a different method to do the
differentiation without having to first solve the given equation for y.
As an example, let's return to our circle. We want to find the same
slope directly from the original equation x^{2} + y^{2} = 25
itself, without having to first solve it for y to get a solution of the form y = f(x).
We know that it (implicitly) defines a
function y of x near the point (3, 4). Hence, in it, y is a function of x near the point (3, 4). It follows that we can
talk
about the derivative of y
with respect to x
at that point, that derivative being our slope. Now that we can talk about the
derivative dy/dx, let's find it. In the equation x^{2} + y^{2} = 25, the quantities x^{2} and 25, like y, are also functions of x
(everywhere, in particular near x
= 3) (25 is a constant function). Since x^{2} + y^{2} and 25 are equal, their derivatives with
respect to x are equal too, ie,
(d/dx)(x^{2} + y^{2}) = (d/dx)(25) = 0. Then:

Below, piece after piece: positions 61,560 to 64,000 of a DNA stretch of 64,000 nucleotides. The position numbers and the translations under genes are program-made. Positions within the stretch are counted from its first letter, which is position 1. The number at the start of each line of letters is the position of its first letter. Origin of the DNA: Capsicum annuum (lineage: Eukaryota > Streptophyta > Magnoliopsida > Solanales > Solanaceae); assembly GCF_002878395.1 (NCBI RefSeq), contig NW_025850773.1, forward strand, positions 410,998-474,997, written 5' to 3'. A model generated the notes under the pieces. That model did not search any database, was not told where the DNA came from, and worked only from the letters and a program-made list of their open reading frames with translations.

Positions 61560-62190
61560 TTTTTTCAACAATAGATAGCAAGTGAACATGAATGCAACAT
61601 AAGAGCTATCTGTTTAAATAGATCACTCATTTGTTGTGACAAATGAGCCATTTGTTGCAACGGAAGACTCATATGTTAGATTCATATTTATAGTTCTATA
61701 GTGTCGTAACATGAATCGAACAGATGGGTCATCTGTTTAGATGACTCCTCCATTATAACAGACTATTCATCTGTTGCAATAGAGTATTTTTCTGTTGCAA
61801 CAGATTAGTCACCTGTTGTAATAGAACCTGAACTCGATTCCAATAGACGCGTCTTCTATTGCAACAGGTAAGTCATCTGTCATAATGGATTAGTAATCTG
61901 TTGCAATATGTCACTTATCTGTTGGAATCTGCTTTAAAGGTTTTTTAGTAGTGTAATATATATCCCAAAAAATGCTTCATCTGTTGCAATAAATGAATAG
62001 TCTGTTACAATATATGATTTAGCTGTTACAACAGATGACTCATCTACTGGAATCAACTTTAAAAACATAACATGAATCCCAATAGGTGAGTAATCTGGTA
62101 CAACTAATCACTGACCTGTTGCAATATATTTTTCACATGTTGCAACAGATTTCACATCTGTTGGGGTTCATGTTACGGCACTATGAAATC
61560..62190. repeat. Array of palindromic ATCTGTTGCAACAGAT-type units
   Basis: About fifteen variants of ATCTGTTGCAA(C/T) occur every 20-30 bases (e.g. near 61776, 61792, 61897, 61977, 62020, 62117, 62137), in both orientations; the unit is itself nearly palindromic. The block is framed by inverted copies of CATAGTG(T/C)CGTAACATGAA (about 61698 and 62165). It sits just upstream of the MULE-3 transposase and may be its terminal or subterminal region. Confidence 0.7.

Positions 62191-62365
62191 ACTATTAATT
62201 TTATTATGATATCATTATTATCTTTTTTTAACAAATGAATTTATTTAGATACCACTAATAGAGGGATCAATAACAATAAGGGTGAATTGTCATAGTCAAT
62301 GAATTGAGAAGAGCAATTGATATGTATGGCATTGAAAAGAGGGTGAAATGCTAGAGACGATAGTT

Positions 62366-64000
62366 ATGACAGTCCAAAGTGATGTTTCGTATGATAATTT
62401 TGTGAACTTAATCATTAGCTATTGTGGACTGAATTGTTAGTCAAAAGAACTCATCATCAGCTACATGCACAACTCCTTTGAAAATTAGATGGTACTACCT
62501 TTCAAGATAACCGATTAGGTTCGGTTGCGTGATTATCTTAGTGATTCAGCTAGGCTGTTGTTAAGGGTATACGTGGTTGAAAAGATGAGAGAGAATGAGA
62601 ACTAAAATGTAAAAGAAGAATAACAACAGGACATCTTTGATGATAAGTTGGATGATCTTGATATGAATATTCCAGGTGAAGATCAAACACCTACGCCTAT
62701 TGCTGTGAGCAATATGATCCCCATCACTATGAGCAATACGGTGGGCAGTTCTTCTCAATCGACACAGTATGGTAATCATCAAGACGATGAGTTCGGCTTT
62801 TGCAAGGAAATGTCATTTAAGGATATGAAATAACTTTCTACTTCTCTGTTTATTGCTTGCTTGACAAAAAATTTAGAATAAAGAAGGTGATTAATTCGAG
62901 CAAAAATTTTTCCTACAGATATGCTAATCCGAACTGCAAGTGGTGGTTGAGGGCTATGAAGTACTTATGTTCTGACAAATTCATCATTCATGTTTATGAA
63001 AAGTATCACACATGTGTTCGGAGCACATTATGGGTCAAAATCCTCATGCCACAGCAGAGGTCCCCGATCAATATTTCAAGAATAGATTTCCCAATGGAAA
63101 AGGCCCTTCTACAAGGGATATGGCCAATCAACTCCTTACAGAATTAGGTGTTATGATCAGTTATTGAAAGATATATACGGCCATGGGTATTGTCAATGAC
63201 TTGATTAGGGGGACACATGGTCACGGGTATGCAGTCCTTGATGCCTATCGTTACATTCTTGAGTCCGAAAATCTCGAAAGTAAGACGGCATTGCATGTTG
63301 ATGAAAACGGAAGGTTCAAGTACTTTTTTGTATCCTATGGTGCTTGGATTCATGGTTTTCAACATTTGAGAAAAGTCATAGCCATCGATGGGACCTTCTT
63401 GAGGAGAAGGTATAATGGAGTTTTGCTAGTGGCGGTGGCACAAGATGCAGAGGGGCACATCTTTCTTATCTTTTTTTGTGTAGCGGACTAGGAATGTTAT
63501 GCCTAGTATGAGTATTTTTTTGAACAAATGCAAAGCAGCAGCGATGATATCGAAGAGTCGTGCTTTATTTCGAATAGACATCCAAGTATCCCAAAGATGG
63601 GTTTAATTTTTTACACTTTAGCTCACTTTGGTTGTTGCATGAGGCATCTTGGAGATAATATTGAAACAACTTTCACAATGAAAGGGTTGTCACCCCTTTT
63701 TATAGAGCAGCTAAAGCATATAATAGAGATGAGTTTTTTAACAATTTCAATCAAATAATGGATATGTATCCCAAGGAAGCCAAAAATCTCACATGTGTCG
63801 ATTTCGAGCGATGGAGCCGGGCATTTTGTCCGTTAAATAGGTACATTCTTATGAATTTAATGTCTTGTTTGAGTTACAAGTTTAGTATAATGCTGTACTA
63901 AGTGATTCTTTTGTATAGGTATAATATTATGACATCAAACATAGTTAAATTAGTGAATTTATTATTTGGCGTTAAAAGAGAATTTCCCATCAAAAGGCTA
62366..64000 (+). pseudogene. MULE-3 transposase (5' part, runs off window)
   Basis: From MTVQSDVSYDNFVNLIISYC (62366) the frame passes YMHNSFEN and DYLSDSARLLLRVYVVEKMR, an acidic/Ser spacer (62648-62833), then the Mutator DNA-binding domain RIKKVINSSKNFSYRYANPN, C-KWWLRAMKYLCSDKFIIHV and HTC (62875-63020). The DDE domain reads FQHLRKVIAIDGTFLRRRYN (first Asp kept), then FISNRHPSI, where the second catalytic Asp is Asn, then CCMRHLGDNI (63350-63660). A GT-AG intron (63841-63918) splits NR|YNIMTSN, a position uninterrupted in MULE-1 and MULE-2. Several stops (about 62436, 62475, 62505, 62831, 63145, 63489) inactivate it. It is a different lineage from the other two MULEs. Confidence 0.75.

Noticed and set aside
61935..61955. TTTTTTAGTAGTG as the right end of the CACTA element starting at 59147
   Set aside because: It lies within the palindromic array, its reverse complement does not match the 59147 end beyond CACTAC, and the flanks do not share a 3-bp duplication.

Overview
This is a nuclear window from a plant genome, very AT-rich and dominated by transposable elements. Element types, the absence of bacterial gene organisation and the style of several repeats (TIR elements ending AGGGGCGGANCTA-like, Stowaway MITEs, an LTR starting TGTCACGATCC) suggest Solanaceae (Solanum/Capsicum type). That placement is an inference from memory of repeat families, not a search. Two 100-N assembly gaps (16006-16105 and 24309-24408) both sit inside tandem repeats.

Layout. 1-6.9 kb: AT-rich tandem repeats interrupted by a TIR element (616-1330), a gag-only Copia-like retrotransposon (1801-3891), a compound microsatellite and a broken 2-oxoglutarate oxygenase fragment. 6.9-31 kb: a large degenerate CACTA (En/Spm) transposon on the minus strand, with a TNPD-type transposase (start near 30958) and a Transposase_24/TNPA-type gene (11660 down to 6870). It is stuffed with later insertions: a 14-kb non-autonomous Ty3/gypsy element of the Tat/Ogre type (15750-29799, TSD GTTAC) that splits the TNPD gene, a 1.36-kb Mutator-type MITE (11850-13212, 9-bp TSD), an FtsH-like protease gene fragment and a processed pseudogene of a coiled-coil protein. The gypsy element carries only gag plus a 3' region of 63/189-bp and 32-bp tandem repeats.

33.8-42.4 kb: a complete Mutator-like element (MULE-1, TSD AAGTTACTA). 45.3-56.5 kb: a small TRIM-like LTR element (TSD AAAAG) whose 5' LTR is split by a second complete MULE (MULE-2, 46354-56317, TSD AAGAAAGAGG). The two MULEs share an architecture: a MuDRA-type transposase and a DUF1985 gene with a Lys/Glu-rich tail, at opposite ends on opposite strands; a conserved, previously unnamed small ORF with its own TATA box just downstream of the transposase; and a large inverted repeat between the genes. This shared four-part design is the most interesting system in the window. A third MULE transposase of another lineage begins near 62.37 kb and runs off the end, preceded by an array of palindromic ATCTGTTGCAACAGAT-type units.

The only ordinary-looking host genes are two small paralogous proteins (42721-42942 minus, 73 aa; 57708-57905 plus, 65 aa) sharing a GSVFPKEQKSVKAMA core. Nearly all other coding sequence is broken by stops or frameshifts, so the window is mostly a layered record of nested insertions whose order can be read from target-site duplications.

which is the same as the one obtained by the first method.
In this second
method of finding the slope, we differentiate the equation x^{2} + y^{2} = 25 itself with respect to x, regarding y
as a function of x.
This is the differentiation of an equation that implicitly defines a function y of x. It's thus called implicit
differentiation. Observe that we differentiate both sides of the
equation, and that since y
is a function of x,
the chain
rule must be used for every yterm.
Now let's find dy/dx where x and y are linked by our hardtosolvefory equation x^{6} + 3y^{5} – y^{2} + x^{2}y = 2 using implicit
differentiation, as follows:
x^{6} + 3y^{5} – y^{2} + x^{2}y = 2,
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3. More On Finding dy/dx By Implicit
Differentiation 
Dependence Of dy/dx On Both x And y
The derivative dy/dx = 2x of y = x^{2} depends only on x. Now, the derivative or slope dy/dx = – x/y in the circle example